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Last update: May 2021

Menu Logo Principal Clermont Auvergne University

UMR GDEC

Joint Research Unit 1095 Genetics, Diversity and Ecophysiology of Cereals

Cereal disease

Context and objectives

Every year, wheat crops are subjected to intense parasitic pressures. These originate from a complex set of bio-aggressors, which attack wheat plants all along their developmental cycle, from seed to ear. The most damaging diseases of fungal origin (Septoria leaf blotch, Fusarium head blight and rust) are responsible for significant declines in annual yields and quality losses, and even sanitary issues. Within the framework of the agroecological transition, the mobilization of the natural plant immunity is and will be one of the best strategies to ensure, in association with innovative agronomic solutions, an effective control of pests and pathogens, while reducing our dependence towards conventional phytosanitary products.

In this context, the "Cereal Diseases" team develops projects focused on the determinism and functioning of wheat resistances against Septoria tritici blotch (STB) and Fusarium head blight (FHB). These two fungal diseases have very different biology, modes of infection and epidemiology. STB is a leaf disease, caused by the fungal specie Zymoseptoria tritici, whose large genetic diversity renewed every year (sexual reproduction) allows it to rapidly bypass the resistance genes deployed in  wheat varieties. FHB is a disease of spikes, caused by a complex of several species (>20 species belonging to the Fusarium genus and 2 species belonging to Microdochium genus). The main specie present in French and European fields is F. graminearum. While resistance to STB can be quantitative or qualitative, with >20 known major resistance genes (Stb genes), the sources of resistance to FHB are all quantitative (>650 known QTL identified in 22 different chromosomal regions). The MDC team has been involved for about ten years in the characterization of the biological processes underlying resistance versus susceptibility of wheat to these two diseases, through the cloning and functional analysis of resistance genes (R) and the functional characterization of effectors associated with the identification of their plant targets, the so-called susceptibility factors (S). More recently, the projects of the MDC team have been extended to study the impact of environmental factors, biotic or abiotic, on the efficiency and stability of resistance.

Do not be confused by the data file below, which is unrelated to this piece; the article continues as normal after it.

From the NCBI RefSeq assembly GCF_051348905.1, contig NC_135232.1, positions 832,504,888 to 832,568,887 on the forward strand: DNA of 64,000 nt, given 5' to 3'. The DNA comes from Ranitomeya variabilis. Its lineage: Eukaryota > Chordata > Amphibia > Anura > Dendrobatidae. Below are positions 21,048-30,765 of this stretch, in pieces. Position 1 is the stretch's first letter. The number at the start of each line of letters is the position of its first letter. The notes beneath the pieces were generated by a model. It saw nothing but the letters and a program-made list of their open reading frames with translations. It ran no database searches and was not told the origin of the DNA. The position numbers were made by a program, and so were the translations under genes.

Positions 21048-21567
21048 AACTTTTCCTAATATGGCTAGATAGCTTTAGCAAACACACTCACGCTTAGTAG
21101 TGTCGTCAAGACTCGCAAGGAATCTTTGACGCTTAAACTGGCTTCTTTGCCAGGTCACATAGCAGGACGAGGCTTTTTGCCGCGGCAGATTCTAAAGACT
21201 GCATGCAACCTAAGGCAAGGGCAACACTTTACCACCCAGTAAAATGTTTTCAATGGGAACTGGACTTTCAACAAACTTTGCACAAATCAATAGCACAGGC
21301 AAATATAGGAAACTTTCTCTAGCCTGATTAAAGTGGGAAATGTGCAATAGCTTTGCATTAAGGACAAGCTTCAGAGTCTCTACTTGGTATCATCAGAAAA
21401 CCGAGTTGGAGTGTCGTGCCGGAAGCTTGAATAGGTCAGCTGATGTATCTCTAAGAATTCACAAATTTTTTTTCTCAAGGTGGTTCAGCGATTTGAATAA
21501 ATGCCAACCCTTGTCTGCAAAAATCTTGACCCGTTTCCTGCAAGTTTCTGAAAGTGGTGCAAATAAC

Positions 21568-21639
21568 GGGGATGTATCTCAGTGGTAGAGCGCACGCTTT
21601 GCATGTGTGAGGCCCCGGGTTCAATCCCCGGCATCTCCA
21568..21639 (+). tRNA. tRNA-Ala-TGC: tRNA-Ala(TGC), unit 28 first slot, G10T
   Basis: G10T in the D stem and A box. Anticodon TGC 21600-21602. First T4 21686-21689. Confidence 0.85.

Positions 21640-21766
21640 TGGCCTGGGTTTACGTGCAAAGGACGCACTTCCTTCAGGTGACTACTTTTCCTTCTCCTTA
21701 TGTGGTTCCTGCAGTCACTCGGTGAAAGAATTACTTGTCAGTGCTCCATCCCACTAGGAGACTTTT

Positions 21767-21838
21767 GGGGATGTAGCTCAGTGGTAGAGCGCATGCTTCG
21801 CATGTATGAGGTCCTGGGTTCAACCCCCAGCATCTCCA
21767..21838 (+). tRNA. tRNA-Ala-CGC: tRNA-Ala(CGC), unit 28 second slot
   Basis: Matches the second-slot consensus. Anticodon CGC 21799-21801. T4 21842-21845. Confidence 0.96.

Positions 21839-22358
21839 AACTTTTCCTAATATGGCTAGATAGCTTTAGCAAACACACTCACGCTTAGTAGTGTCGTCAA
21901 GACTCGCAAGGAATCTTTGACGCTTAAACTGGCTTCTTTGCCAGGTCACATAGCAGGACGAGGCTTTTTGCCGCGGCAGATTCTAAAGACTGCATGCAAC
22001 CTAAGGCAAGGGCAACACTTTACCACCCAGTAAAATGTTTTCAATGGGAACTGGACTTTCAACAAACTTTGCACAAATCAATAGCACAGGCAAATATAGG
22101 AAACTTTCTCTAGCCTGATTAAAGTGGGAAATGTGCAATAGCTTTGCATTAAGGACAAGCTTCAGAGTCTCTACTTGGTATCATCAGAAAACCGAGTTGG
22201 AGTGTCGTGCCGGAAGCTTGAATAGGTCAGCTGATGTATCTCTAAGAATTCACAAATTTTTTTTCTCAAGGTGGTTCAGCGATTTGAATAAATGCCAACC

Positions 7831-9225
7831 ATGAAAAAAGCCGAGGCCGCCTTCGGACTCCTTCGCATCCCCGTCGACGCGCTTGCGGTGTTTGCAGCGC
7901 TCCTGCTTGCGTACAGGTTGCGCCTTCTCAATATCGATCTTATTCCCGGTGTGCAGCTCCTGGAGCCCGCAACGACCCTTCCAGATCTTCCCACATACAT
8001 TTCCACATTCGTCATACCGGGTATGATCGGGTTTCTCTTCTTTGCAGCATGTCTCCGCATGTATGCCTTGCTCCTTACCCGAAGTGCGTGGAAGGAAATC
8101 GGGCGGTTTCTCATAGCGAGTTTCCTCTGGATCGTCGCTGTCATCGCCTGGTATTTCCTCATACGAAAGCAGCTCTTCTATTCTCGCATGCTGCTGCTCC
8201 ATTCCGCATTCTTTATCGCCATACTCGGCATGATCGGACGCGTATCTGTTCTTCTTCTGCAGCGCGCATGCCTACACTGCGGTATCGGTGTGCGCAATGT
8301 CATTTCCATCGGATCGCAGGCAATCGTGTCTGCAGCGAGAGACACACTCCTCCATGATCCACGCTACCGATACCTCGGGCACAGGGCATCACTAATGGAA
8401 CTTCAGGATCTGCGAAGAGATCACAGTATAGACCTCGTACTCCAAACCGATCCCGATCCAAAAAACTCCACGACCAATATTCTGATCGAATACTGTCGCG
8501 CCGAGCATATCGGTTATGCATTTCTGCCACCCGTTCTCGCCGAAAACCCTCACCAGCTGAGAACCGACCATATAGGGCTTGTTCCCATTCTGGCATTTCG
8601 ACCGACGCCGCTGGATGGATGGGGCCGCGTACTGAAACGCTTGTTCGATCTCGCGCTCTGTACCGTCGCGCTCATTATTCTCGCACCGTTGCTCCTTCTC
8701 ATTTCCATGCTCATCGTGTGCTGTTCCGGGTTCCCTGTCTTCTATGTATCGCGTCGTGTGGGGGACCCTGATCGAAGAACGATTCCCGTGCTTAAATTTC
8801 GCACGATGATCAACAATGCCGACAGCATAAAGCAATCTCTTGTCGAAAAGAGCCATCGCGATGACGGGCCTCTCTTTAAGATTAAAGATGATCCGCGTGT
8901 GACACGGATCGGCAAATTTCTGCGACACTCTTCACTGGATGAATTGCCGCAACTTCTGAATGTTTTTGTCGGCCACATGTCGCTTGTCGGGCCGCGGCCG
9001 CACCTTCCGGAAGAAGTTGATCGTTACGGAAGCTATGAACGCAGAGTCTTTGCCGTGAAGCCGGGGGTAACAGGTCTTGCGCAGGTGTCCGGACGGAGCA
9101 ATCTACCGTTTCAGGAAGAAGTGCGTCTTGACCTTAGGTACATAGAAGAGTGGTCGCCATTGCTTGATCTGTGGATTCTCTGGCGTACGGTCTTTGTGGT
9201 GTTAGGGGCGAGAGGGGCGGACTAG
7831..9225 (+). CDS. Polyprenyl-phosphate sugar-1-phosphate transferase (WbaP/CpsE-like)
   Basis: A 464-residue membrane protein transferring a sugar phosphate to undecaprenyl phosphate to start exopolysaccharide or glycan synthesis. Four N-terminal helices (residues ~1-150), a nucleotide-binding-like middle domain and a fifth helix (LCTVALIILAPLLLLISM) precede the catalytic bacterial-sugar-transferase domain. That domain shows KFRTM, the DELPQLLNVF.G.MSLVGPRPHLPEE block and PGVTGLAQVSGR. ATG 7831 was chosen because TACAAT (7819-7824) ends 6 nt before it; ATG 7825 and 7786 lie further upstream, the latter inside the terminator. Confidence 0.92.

Recently, the MDC projects have taken a clear functional orientation, with in particular the study of the complex biological systems represented by plant/pathogen interactions, using approaches (data integration, gene networks, modeling) that are grouped under the term of Systems Biology. The ambition is to move towards a more predictive biology.

 

Research topics

The projects of the MDC team, structured around three complementary research axes, have a double objective: (1) to provide original information on the molecular and physiological mechanisms involved in the control and development of these two wheat diseases, and (2) to make new genes, new genetic combinations and original mechanisms available for breeding. This intends to broaden the spectra (STB) and the levels of resistance (STB, FHB), and to improve their durability.  

The challenge is to build sustainable resistances by diversifying the sources of resistances, improving the knowledge of their genetic, molecular and physiological bases and combining them with other strategies (Integrative Pest Management).

 

Genetic determinism and function of resistance to septoria

Leader C. Saintenac

  • § Identification of new sources of resistance (accessions, major genes, QTLs)
  • § Cloning and functional analysis of genes that confer resistance to STB (Stb genes)
  • §  Molecular and physiological characterization of mechanisms mediated by Stb genes

 

Sensitivity factors, an alternative to the use of classical resistances

Leader L. Bonhomme

  • § Integrative molecular physiology of the interaction between wheat and the mycotoxigenic fungus Fusarium graminearum
  • § Identification of effectors and genomic determinants of F. graminearum aggressiveness and their targets in plant
  • § Specificity of the molecular and physiological mechanisms of interaction: comparative analysis of Fusarium versus Microdochium

 

Impact of environmental factors on the plasticity/stability of resistances

Leader T. Langin

  • § Analysis of the specific response of wheat to a combination of biotic x abiotic stress (high [CO2]atm, drougth, ...)
  • § Contribution of wheat-associated microbial communities (microbiota) to wheat resistance - Holobiont concept